First-hand experience on online gaming in Japan – what to expect

Introduction to Online Gaming in Japan

In many ways, where the internet is concerned, Japan is an unusual country — not least because its adoption of the internet on a wider scale was relatively late, given the rarity (until quite recently) of home PC use. To this day, online activity maintains a phones-first attitude (and sometimes consoles, when it comes up). Gaming online is, even leaving phones aside entirely (which I will, because mine only exists to play music and call people), also quite different from what you might be used to. Don’t worry, though, it’s mostly good news! All the same, it pays to know what to expect. My perspective on this is a PC player, but a great deal of it if not all should apply to consoles as well.

Let’s start with speed. The Internet in Japan is fast, and for most of the country, quite reliable. As far as I know, Korea is the only country in the same league at all. Download and upload speeds will be quite fast. Actual ping while playing, on the other hand… well, it’s complicated.

For a start, a lot of online games assume that you’re in the US, or somewhere in Europe. Japan is quite far from either. Quality of internet is the only reason playing on US and European servers will net me 100 to 200 ms ping, rather than something far worse. I don’t mind it, but a lot of people do. In particular, if you moved here from somewhere very far away and want to play with people from back home, this could be a problem. So could time zones if you want to play at the same time as someone in particular (assuming you ever sleep at sensible times — I don’t — or make sure in advance that all your friends are Australian).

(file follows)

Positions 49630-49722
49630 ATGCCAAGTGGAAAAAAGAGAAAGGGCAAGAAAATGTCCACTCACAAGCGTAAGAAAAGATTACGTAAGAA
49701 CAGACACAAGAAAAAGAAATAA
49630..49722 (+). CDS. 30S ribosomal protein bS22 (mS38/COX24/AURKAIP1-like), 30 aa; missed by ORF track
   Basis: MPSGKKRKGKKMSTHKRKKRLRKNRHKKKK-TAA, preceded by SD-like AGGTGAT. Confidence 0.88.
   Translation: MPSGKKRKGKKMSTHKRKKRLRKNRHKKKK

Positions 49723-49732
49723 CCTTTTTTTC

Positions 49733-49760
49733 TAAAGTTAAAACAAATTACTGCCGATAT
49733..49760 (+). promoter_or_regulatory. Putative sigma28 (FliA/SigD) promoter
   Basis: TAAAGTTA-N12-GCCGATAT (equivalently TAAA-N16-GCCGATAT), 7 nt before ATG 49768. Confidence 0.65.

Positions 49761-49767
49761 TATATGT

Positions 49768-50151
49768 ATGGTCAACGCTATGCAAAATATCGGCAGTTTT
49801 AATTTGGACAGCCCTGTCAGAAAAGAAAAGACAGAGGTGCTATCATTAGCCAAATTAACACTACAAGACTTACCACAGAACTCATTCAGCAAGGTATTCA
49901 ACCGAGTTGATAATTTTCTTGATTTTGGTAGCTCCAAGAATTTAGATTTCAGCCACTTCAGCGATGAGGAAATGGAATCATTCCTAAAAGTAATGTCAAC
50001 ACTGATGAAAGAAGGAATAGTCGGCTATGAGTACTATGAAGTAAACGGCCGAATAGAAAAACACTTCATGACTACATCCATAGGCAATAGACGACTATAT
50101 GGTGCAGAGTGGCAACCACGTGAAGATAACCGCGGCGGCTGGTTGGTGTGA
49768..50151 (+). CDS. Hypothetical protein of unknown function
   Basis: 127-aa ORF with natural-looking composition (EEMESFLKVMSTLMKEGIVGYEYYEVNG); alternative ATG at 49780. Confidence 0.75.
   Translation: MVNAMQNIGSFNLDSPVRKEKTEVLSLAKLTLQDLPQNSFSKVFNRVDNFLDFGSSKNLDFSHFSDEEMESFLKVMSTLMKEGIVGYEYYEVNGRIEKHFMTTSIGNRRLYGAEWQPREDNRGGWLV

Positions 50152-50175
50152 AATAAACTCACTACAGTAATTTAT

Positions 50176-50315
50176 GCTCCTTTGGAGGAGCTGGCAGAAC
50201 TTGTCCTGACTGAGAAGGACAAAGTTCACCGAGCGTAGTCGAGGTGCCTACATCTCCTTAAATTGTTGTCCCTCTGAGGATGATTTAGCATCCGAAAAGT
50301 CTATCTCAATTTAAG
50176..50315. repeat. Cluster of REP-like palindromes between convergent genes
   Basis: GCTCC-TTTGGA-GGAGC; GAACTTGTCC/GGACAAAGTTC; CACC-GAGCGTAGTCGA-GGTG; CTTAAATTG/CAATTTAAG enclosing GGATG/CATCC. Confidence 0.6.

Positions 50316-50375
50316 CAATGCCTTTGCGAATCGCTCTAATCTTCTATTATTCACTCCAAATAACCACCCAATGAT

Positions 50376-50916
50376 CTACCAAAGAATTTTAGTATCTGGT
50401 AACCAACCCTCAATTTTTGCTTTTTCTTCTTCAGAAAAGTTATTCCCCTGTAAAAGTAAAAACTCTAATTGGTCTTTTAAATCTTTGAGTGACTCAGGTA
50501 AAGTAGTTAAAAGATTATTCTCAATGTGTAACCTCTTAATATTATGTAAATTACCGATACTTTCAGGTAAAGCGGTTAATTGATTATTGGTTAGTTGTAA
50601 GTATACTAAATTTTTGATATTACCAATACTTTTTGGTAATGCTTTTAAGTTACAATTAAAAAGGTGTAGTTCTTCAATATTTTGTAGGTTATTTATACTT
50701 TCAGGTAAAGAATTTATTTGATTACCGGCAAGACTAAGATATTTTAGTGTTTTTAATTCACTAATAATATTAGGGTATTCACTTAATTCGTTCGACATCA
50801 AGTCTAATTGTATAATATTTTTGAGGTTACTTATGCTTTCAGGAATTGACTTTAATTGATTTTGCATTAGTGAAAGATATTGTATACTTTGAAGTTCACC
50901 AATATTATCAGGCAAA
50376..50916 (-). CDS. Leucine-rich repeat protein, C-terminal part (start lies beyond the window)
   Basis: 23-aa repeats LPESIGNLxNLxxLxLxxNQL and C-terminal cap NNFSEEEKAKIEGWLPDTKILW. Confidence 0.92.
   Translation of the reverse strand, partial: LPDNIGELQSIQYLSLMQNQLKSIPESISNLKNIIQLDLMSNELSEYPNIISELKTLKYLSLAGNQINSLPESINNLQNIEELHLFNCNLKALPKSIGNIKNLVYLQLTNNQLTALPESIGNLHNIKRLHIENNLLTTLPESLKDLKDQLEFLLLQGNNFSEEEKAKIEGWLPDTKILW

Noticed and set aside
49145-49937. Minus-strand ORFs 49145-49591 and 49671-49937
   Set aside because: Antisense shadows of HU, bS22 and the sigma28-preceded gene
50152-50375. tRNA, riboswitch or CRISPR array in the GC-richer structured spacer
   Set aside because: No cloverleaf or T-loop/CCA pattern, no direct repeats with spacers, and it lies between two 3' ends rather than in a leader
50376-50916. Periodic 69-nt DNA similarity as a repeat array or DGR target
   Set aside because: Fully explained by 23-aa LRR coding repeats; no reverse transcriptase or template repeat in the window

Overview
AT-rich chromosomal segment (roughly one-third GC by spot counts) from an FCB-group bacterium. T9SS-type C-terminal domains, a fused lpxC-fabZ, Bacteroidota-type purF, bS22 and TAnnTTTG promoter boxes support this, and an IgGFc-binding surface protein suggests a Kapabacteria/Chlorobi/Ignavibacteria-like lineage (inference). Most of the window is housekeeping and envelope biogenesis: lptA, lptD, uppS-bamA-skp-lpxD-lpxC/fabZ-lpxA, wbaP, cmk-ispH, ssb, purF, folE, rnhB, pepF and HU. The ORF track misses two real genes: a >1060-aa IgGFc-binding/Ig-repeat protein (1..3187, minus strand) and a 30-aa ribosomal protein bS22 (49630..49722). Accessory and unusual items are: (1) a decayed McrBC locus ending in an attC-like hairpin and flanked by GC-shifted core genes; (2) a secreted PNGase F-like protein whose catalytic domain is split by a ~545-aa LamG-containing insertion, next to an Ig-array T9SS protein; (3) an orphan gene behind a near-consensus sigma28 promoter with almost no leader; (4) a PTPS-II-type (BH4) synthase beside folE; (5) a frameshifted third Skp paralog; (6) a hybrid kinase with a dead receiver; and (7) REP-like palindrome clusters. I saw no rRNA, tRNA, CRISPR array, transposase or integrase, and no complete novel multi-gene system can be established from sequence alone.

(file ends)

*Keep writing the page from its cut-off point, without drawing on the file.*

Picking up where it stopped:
There’s also the matter of netcode. The short version is that there are two ways to go about it. One uses a pre-established server everyone signs into, like what MMORPGs do (to take one of many examples). This is just going to depend on where the server is; see above, but if the language barrier isn’t an issue, lots of online games are starting to roll out servers in Japan, Singapore or Korea recently, all of which are quite a bit quicker than the alternatives.